Just A Little Bit: The Secret, Hidden Additives of Spirits
Just A Little Bit: The Secret, Hidden Additives of Spirits
Davin de Kergommeaux
It’s been a long and flavourful journey for this whisky lover. Here I am
in New Orleans, a dedicated Scotchsingle malt whisky guy telling
you about little-known ingredients in rum and whisky and eventually,
waxing almost rhapsodic about manually enhancing some of those
In 1998 I was one of five single malt whisky fanatics who founded a
group called the Malt Maniacs. In 1999,when our website came on
line there were no blogs – whisky or otherwise – and the web was
just waking up to whisky. So, we had a lot of influence and as a
group, and as individuals, became almost messianic about single
malt Scotch and all the things that made it an authentic spirit. All its
flavours came strictly from the ingredients and the processes usedto
Then something strange happened. A Japanese whisky that we
tasted simply blew the bestScotches out of the water. A door to the
outside – beyond single malt Scotch– was opened and we emerged
from our single-malt-lovers’Plato’s cave. There was more than
single malt out there to tantalize our taste buds. And now we knew it.
After our escape from the cave, I headed in the direction of flavour. I
live in Canada. The government controls liquor sales there and
superior Scotchsingle malts are very difficult to come by – and
expensive. So I supplemented myliquor collectionwith the more
readily available rums, bourbons, and Canadian whiskies.
But it is difficult to escape entirely from our formative years and I had
been thoroughly inculcated into the cult of the three ingredients –
water, grain, and yeast. At that time, the conceptof the barrel
contributing flavour barely occurred to anyone. The marketers said
three ingredients and we willingly drank their koolaid. Naturally, I
gravitated to rum and non-Scotchwhiskies because they too seemed
to be “authentic” products. Only natural ingredients and processes
were used in their making, and their flavours were shaped by nature.
I am probablybest known – by those who even know me, that is – for
my writings about Canadian whisky. But whenever I can, I still enjoy
my Scotchand I seek out all kinds of other drinks as well. Because,
somewhere along the way I have emerged from a second,larger
cave – Plato’s was a cave within a cave if you will – and now seek
spirits not because they are so-called authentic, but because they are
flavourful – full of flavour. What I value most in a drink these days, is
the dance it does on my tongue and I no longer care how the flavours
and sensations that make the steps of that dance, got there.
These SED Talks will end later this afternoon at 4:30 with a
presentation about simple cocktails given by Dave Broom. Dave is a
leading tastemaker and the pre-eminent whisky writer of our time.
He’s a guru of single malt Scotch and rum, and with his new book
Whisky:The Manual the mostsignificant spokespersonfor the new
leading edge of spirits aficionados:Those who seek flavour: Those
who enjoy spirits because of how they taste and not simply because
they were made according to the rules and regulations of a defined
and oft-times restrictive process.
And let’s not forget where these rules and regulations that some
whisky bloggers seem to revere these days, came from. They were
made up by politicians, not whisky makers. And the reasons mostof
these rules and regulations were put in place were to maximize tax
revenues and to secure votes, NOT to make better or more authentic
So let me talk about enhancing flavour in barrel-aged spirits, and
before you throw rotten tomatoes (or Bloody Marys – it’s been a long
week of imbibing) let Dave tell you eloquently this afternoon, what I
will stumble through this morning. And I’m not suggesting that you
pelt Dave, only that you don’t pelt me.
And one caveat – I have an undergraduate degree in biology – my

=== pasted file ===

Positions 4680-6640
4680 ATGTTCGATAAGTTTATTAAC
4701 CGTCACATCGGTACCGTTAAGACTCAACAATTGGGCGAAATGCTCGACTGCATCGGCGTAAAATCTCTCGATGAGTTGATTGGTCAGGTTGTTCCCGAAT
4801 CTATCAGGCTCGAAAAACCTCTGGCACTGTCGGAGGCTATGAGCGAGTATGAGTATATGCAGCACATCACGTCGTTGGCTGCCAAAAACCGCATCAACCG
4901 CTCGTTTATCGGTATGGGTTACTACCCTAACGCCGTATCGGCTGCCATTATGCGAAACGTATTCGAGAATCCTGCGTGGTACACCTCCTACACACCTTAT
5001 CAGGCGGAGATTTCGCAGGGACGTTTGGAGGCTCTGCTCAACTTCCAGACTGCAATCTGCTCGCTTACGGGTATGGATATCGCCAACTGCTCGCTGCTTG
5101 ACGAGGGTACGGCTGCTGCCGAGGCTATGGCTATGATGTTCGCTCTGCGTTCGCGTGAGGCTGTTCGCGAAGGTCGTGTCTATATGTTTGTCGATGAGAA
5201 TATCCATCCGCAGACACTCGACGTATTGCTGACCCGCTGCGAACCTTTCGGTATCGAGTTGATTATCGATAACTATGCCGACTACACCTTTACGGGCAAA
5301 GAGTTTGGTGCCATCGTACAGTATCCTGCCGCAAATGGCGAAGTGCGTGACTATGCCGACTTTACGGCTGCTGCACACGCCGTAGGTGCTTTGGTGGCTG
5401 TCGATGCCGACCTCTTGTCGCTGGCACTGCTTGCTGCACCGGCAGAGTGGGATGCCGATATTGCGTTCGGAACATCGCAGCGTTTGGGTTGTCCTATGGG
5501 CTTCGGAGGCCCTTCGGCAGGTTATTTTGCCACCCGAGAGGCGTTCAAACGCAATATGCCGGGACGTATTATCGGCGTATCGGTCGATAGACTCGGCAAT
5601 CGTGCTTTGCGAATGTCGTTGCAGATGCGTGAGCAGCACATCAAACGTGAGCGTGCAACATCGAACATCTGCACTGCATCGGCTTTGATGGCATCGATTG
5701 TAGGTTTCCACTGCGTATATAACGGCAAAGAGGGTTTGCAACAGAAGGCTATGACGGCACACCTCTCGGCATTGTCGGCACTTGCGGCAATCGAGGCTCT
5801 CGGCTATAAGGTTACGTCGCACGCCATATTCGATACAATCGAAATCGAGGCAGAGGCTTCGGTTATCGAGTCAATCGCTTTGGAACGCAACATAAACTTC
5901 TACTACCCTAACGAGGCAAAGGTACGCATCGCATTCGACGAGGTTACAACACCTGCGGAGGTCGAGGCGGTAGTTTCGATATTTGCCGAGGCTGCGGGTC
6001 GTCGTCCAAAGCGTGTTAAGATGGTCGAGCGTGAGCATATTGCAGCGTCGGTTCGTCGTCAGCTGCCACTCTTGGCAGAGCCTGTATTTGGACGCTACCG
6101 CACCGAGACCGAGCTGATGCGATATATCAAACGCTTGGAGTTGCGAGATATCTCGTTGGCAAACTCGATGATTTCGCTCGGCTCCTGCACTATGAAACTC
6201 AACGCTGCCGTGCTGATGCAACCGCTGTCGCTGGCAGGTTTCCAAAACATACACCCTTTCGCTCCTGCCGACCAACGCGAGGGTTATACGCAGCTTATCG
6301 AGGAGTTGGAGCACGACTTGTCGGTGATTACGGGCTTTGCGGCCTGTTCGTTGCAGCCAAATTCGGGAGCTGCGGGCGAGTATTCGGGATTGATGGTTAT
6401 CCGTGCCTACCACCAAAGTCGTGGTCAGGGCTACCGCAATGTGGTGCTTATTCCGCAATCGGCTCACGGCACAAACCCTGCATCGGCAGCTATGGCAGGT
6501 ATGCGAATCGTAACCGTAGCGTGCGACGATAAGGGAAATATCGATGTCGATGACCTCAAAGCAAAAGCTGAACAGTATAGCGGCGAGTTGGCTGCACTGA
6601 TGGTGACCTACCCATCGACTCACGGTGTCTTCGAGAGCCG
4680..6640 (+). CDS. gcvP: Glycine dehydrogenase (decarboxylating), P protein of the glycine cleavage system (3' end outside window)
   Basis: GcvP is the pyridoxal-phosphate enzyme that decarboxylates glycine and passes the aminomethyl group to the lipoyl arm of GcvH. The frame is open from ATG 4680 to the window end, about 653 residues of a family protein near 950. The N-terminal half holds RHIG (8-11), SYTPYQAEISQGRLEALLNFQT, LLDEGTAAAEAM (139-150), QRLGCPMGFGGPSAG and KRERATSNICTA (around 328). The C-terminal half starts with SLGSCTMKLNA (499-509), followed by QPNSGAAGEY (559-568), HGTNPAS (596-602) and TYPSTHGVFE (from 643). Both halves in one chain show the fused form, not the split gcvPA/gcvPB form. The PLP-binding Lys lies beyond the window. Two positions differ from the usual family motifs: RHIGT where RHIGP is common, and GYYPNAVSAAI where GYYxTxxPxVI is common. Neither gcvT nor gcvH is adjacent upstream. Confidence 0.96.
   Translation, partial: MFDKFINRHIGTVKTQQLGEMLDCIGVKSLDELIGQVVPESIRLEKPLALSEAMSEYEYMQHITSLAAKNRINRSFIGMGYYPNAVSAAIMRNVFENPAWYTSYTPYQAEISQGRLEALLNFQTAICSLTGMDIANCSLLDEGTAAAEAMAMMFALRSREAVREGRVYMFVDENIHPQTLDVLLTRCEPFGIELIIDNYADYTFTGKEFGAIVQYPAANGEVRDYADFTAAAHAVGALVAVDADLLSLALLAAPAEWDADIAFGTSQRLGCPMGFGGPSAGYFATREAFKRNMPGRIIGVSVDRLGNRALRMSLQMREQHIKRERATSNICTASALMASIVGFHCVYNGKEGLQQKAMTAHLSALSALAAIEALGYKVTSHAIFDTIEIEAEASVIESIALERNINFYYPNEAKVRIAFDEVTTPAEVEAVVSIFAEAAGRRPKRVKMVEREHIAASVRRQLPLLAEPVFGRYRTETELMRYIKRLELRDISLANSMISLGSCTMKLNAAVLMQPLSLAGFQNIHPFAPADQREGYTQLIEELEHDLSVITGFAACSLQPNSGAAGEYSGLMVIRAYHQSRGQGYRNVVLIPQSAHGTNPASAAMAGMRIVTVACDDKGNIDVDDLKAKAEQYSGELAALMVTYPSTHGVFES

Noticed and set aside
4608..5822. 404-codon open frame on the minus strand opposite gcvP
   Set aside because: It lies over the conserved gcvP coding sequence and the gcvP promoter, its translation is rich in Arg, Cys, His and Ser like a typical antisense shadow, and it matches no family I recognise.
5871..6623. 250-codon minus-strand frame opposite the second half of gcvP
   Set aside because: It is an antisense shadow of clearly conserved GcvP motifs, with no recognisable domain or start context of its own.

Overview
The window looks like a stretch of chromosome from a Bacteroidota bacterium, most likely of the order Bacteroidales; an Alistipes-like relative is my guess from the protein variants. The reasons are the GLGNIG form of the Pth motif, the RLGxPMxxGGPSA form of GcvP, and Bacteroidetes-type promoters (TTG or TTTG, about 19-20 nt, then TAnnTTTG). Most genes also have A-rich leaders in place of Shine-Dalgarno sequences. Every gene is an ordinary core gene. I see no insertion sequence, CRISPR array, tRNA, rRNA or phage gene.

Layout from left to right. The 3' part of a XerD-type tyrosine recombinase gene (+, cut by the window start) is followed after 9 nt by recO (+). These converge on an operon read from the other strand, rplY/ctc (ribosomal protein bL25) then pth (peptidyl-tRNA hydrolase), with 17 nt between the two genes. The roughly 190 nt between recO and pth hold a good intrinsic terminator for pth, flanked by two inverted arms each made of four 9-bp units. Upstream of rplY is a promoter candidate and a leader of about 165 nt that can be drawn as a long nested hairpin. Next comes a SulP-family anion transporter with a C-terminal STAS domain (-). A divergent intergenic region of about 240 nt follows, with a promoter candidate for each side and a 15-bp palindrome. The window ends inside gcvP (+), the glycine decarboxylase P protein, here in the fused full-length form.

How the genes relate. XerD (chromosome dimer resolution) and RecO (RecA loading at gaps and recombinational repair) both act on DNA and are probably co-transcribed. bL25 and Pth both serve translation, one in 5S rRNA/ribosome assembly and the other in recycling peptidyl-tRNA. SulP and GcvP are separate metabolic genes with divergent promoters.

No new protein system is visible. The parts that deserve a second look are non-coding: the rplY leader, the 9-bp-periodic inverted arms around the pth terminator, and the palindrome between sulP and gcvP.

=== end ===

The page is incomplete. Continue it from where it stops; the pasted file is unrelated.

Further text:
specialty was barley genetics,and a masters in biology – my
specialty was corn breeding. So, long, long ago I followed several
courses in organic chemistry and biochemistry. But I am not a
chemist, not by any stretch of the imagination, and will make no
attempt to illustrate this talk with molecular or chemical structures.
Sometimes the flavour of barrel-agedrum and whisky is so
wonderfully rich that we forgetthat these spirits are almost entirely
made up of water and alcohol – two relatively flavourless substances.
What is even more surprising when you talk to flavour chemists is to
learn that the substances that make up the flavour and aroma of our
favourite drinks, and even foods,account for less that 1% of their
molecular weight. In fact some of the chemicals mostcrucial in
determining key flavours may account for as little as 0.05%. And
minute changes in the percentage of these chemicals can have
profound effects on how a beverage tastes.
As old-time whisky makers retire and begin to tell their tales, it is
becoming betterknown that before 1990,virtually all Scotchsherry
malts – those aged in sherry or other wine casks – were flavoured
with paxarette. One ex-coopertold me candidly that at his hugely
successful Scotchmalt distillery they added a pint of paxarette to
every cask, rolled it around and then pressurized it to about 40psiso
the pax would soak into the wood. Any residue was somewhat half-
heartedly drained off before the cask was filled with new spirit.
They called it cask conditioning but its only purpose was to add
flavour to the whisky. Paxarette, for those not familiar with it is a
concentrate made from sherry – primarily Pedro Ximinez based
sherries. It is ultra sweet, sticky and heavy in fruit flavours.
Now a pint of pax in a whole barrel of whisky doesn’tseem like a lot
of flavouring. However, I had the very good fortune this spring to
spend a day with master blender,Dr. Don Livermore,in the lab at
Corby distillery. Under his direction, I made my own blend and I must
say that I was pretty pleased with it. Then he suggestedadding a bit
of pax. When I added enough to make up 0.5% of the volume the
flavour of the whisky had grown to gigantic proportions and it
somehowtasted older – much older. The dried dark fruits, tobaccos,
coffee notes of old whisky simply burst onto my palate in a most
harmonious and balanced symphony. And best of all, all the raw
whisky notes were still there playing bass, cello, and first violin.
Suddenly I understood the secretof the great sherry malts I so loved:
We hear a lot about flavoured rums and whiskies these days.
Flavoured rum makes up over 1/3 of all the rum sold,and flavoured